Sustainable Oak Frame Home

Steve and Janet McCurdy’s Border Oak house is not their first oak frame self-build – but this home exactly suits their needs and lifestyle for today, as well as looking to the future
by Emily Brooks
13th October 2016

You might expect someone who grows trees for a living to have a natural affinity with an oak frame building – which is definitely the case for Steve McCurdy. He runs a tree nursery on the edge of a Hertfordshire village, and now lives mere metres from his business.

Step out the back gate, in fact, and you soon find yourself in the shadow of rows and rows of leafy specimens, all for sale. The garden has been beautifully landscaped, of course, but the house is pretty special, too: a Border Oak home that is the perfect complement to such a green setting.

This self-build project wasn’t the first time Steve and his wife Janet had worked with Border Oak. When they initially bought the land for the nursery, they sought planning permission for an oak frame property on site, which they moved into in 2004. At the time, they had three sons at home, so the five-bedroom house was ideal for a family.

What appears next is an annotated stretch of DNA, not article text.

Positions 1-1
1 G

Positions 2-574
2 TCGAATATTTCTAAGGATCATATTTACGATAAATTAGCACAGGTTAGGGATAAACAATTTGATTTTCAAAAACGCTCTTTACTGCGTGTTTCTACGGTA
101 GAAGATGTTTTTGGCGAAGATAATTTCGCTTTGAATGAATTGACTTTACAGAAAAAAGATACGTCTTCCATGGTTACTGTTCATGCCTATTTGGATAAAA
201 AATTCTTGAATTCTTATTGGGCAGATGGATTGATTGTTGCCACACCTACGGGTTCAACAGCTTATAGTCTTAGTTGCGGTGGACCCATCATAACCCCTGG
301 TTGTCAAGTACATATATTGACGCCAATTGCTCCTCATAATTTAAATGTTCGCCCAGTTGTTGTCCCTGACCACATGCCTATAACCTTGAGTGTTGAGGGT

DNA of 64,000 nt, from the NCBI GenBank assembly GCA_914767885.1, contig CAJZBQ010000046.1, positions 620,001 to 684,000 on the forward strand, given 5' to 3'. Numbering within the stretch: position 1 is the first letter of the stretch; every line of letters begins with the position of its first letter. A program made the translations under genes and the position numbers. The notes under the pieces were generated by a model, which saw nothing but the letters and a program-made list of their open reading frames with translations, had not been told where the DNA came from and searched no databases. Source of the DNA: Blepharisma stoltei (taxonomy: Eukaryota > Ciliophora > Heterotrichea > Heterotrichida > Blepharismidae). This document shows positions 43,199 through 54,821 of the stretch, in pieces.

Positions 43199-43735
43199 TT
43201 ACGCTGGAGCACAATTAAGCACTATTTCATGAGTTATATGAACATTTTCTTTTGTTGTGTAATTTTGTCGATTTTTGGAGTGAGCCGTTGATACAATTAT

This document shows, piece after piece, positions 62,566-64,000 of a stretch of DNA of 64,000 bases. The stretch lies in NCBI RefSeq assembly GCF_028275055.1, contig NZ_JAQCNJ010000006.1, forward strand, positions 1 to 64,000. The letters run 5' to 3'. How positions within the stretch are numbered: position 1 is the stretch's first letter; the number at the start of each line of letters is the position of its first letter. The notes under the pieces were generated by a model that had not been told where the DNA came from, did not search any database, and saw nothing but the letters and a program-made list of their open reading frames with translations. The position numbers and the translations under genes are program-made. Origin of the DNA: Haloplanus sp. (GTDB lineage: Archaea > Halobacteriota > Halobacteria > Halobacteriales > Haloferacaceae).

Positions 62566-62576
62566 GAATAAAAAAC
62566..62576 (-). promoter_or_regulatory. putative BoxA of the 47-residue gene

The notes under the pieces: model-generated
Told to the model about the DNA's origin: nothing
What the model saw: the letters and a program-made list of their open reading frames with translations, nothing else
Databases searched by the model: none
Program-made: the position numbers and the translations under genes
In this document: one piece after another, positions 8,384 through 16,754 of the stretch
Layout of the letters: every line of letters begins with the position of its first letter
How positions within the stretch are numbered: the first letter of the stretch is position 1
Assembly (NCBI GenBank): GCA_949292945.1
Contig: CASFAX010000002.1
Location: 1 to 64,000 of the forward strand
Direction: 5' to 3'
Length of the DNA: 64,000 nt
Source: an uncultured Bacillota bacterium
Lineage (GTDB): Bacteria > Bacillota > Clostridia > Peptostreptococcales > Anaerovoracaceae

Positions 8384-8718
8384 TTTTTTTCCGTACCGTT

Fact file
  • NamesSteve & Janet McCurdy
  • LocationNear St Albans, Herts
  • ProjectSelf-build
  • StyleTraditional
  • Construction methodOak frame & structural insulated panels (SIPs)
  • Plot costAround £250,000 (part of a larger sale)
  • House size283m²
  • Build cost£649,000
  • Build cost per m²£2,293
  • Total cost£899,000
  • Construction timeNine months
  • Current value£1.2m

When the plot on the other side of the nursery came up for sale in 2012, they were quick to seize the opportunity. “We were ready to downsize, but there was also an issue about the access driveway to the business – it was on a bend at the bottom of a hill, and it was dangerous with lorries going in and out all the time,” says Steve.

Buying the new plot could therefore solve two issues. It would allow them to move the access road a few metres up the hill, away from the bend, and then split off one section for themselves – hopefully getting a new home out of it, too.

Satisfying the planners

They bought the 1.5 acre plot, including a tumbledown cottage, for £870,000. “It was built in 1760 and had been listed, but then it somehow got de-listed in the 1980s, after which the owners added an awful extension on it,” says Steve.